'One Part II',
25 October 2003 --
Queen Elizabeth Hall/London
Image by Hugo Glendinning
understands that creating a performance means much more than raising the
curtain and letting your dancers do their thing. He chooses to explore
the breadth of possibilities in bringing movement to the stage. He’s not
flashy with costumes (they’re casual) or sets (he doesn’t have any) but
working with long-term lighting collaborator Michael Hulls, Maliphant
is able to make a drama out of the slightest movement.
The opening of tonight’s programme is a perfect example. The solo ‘One
Part II’, danced by the choreographer himself, grows from the chiming
notes of a Bach piano piece. For a few bars the lights glow on Maliphant’s
prowling figure at the back of the stage before dimming to black. Another
breath of light illuminates the dancer, another blackout. It’s an incredibly
simple device, tempting us with gasps of movement, but it’s incredibly
effective in focussing our attention and creating a cinematic suspension
of reality. All by just switching a light on and off. Easy really.
This kind of simplicity serves Maliphant well – taking a single idea and
exploring it. In his hands, dancing doesn’t always mean gallivanting about
the stage. Maliphant is more likely to leave his dancers rooted to the
spot, endlessly mining the possibilities of one square foot. They stretch
straight up and crumble to their knees, exploring the vertical, clutching
at corners, corkscrewing round a point and throwing out every possible
Tonight’s ten-minute reworking of ‘Two’, for three dancers (titled ‘Two
Times Three’) is a concise case in point. Three dancers are trapped in
boxes of light, they begin slowly, limbs blooming like plants reaching
towards the sun until the radar blip of the soundtrack gathers momentum
and crescendos to a pounding pulse, and the dancers’ bodies follow suit.
It’s neat, innovative and visually arresting.
But better than these individual sketches are Maliphant’s duets, which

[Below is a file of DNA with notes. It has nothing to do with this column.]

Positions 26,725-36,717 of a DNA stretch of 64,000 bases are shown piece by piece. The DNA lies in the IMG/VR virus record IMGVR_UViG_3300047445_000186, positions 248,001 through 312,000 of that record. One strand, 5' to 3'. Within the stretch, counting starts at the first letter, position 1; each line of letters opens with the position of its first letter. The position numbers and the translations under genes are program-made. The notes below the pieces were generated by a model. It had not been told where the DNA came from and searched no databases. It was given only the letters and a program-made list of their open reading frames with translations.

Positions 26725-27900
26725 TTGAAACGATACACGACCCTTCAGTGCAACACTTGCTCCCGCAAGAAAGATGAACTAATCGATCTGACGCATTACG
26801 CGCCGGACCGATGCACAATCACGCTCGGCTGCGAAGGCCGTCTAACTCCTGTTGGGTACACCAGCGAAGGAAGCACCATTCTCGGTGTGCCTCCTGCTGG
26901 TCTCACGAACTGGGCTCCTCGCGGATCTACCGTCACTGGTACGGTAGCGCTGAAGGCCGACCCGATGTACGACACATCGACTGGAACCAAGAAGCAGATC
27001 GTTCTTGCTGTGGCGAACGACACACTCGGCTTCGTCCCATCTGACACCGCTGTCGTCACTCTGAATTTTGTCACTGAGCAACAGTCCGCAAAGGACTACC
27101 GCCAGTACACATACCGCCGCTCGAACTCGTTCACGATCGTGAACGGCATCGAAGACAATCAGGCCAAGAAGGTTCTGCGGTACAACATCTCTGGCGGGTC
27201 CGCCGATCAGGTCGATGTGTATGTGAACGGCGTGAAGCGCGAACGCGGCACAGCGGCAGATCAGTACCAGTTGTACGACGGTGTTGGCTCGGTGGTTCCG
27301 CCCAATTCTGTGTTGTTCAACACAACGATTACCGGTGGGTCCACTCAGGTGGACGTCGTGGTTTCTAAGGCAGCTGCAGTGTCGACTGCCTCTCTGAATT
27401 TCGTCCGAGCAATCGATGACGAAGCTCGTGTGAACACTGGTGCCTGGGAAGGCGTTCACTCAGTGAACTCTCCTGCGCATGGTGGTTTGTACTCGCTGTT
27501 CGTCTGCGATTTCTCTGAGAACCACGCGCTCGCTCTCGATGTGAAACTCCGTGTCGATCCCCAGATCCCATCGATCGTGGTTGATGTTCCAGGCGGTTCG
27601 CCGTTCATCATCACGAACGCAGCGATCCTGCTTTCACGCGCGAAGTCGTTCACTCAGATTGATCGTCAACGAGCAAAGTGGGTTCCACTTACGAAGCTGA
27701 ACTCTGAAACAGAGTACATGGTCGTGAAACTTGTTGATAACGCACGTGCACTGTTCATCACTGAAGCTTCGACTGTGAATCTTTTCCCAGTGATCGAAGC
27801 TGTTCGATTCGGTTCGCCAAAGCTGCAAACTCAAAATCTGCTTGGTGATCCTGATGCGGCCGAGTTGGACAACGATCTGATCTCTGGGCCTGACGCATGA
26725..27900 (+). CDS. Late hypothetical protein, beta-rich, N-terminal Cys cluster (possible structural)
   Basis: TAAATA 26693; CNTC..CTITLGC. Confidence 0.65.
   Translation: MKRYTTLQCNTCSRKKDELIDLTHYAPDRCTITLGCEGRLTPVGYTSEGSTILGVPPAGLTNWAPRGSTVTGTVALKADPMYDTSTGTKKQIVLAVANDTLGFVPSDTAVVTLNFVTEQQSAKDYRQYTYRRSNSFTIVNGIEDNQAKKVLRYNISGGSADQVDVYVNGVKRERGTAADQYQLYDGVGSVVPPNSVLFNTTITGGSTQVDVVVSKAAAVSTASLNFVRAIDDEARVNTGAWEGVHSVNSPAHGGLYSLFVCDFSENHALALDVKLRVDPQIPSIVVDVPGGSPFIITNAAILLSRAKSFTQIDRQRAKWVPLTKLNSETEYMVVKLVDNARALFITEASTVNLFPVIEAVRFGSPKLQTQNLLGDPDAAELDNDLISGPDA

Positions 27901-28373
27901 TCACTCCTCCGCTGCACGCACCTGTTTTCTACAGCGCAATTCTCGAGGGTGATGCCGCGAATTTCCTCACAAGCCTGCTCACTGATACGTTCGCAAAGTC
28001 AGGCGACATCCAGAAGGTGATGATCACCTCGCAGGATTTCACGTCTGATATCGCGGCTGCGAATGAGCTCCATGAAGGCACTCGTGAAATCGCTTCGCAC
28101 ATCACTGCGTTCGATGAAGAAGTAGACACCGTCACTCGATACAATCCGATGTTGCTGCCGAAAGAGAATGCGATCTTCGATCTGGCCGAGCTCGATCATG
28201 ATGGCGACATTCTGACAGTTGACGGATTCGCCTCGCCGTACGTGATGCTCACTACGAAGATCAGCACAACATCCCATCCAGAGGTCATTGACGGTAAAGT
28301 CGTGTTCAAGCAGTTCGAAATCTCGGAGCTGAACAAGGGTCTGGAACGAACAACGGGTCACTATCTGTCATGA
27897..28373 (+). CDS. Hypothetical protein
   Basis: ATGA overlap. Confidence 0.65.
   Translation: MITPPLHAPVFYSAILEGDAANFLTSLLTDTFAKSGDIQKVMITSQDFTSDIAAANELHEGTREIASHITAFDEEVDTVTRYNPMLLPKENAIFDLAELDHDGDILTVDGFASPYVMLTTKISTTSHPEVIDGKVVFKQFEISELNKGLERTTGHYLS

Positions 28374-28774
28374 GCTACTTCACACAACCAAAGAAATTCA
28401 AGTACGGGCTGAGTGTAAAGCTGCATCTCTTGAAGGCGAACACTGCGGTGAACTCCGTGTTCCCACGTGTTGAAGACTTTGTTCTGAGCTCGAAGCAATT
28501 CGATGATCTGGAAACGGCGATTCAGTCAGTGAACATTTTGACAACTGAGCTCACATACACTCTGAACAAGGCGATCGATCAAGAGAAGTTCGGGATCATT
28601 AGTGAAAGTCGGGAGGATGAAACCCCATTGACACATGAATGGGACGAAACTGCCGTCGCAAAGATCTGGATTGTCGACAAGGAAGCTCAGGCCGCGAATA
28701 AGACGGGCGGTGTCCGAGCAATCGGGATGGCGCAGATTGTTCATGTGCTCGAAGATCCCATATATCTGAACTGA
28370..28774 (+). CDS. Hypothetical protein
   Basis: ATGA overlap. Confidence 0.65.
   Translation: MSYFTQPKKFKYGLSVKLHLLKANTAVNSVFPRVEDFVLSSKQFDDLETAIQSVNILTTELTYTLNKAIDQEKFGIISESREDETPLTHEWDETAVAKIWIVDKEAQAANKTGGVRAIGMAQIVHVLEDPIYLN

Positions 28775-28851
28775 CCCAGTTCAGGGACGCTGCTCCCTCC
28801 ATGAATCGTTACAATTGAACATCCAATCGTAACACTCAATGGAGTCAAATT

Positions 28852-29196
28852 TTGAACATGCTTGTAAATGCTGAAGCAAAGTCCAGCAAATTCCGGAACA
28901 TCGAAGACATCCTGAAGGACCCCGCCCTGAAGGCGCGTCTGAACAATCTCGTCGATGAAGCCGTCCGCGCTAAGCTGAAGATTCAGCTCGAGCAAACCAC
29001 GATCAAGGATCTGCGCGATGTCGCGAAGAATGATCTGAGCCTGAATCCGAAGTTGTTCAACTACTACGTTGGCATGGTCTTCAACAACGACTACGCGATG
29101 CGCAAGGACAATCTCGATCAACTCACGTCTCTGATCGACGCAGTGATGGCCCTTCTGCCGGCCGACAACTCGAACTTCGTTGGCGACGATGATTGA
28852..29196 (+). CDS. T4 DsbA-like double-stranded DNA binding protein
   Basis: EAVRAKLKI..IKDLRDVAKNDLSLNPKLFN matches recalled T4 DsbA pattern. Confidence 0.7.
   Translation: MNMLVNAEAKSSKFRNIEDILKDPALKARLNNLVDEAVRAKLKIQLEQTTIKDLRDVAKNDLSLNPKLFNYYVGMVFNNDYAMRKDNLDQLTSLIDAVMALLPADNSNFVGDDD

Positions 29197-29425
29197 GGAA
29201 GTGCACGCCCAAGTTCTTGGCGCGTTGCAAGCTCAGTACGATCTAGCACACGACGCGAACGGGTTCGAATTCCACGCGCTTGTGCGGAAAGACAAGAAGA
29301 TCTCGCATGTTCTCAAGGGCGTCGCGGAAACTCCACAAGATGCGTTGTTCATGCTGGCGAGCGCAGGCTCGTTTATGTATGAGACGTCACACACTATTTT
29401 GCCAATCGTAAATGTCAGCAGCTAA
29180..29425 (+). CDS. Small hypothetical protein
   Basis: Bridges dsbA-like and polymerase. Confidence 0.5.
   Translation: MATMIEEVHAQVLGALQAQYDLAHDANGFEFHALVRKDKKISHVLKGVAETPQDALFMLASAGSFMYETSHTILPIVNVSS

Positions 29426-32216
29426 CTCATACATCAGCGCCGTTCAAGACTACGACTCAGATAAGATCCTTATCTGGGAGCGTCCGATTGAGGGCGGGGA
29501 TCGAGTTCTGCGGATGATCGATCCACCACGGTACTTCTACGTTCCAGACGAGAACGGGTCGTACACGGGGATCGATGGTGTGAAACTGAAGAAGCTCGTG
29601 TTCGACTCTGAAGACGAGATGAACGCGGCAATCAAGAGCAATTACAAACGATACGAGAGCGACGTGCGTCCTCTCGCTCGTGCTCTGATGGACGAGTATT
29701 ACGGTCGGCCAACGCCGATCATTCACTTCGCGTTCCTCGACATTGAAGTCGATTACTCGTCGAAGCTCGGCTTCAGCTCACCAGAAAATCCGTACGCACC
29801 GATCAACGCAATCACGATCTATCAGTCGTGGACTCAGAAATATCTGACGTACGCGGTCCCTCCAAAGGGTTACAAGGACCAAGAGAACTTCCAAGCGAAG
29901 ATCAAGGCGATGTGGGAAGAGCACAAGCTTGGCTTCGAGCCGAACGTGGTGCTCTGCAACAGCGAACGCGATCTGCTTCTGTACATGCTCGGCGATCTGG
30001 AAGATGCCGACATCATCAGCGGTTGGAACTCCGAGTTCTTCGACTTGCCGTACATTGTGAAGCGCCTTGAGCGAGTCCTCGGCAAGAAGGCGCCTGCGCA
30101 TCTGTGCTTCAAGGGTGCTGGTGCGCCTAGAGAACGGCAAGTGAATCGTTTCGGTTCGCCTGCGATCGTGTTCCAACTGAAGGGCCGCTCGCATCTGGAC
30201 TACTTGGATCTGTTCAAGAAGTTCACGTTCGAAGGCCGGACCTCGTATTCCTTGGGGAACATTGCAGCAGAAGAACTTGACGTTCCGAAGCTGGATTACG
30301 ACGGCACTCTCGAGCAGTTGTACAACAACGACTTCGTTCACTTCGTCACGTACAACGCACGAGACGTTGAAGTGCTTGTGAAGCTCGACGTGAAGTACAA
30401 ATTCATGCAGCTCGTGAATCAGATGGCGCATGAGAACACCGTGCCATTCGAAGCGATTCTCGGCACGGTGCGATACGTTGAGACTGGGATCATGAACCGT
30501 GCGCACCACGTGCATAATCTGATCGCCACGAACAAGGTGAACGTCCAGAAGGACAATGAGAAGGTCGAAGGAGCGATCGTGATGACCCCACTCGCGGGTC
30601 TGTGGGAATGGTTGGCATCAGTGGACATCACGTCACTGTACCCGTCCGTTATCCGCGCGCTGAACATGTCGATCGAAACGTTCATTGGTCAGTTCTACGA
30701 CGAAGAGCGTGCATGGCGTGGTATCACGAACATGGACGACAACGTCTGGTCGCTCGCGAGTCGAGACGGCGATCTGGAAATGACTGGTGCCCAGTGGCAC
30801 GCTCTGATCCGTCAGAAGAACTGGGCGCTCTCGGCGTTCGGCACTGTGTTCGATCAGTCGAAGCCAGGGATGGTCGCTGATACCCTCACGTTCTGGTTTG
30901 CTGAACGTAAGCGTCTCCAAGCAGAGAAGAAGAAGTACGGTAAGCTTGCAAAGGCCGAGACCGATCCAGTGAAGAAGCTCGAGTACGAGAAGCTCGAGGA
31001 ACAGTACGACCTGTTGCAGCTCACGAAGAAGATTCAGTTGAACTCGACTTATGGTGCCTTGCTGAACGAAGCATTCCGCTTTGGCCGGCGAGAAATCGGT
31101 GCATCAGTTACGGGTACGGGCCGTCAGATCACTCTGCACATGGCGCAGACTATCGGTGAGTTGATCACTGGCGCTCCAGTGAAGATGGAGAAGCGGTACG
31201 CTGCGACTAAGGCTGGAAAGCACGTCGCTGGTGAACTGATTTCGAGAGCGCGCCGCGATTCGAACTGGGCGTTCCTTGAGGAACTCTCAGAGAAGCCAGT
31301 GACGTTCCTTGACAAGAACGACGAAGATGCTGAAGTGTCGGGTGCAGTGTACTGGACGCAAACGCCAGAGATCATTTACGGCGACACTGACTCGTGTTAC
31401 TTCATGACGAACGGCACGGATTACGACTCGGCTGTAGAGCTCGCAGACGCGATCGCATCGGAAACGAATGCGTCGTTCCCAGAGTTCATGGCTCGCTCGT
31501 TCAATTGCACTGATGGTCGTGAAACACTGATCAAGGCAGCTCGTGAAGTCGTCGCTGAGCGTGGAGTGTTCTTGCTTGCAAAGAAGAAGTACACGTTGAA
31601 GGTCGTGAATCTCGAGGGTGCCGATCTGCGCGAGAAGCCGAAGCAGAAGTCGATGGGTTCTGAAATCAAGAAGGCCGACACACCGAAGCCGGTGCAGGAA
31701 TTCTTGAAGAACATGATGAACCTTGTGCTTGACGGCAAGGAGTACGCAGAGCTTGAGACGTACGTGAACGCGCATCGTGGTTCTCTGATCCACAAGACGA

are on show in a new work ‘Choice’. First, the male-female couples. It’s
part contact improvisation, part clever acrobatics, with some good looking
lines and so many possibilities. Watching these couples is very much like
eavesdropping on a conversation, its protagonists alternately nonchalant,
annoyed, tetchy, bantering and always engaging.
Even stronger are the sections for two male dancers, tonight Miquel de
Jong and Michael Pomero. Maliphant’s work with Ballet Boyz William Trevitt
and Michael Nunn has paid off. He shares the same balletic background
as Trevitt and Nunn and it’s obviously a very natural style for him. ‘Choice’
uses the same combination of strength and stealth, being powerful yet
tender (every bit the new man). Maliphant uses breakdance-style balances,
unexpected leaps and catches, and turns bodies from statues to springboards,
managing to exploit the dancers’ athletic abilities without just opening
up a box of tricks.
There’s a lovely effect later in the piece when one dancer takes a solo
in spotlight and the other copies his movements just out of the light,
as if dancing his shadow. It’s not the kind of thing that makes you burst
out of your seat with excitement – despite all the tossing of bodies in
the air Maliphant’s work is always gentle and polite – but nevertheless
it is another great moment from a choreographer proving himself a serious
force in British dance.
Edited by Stuart
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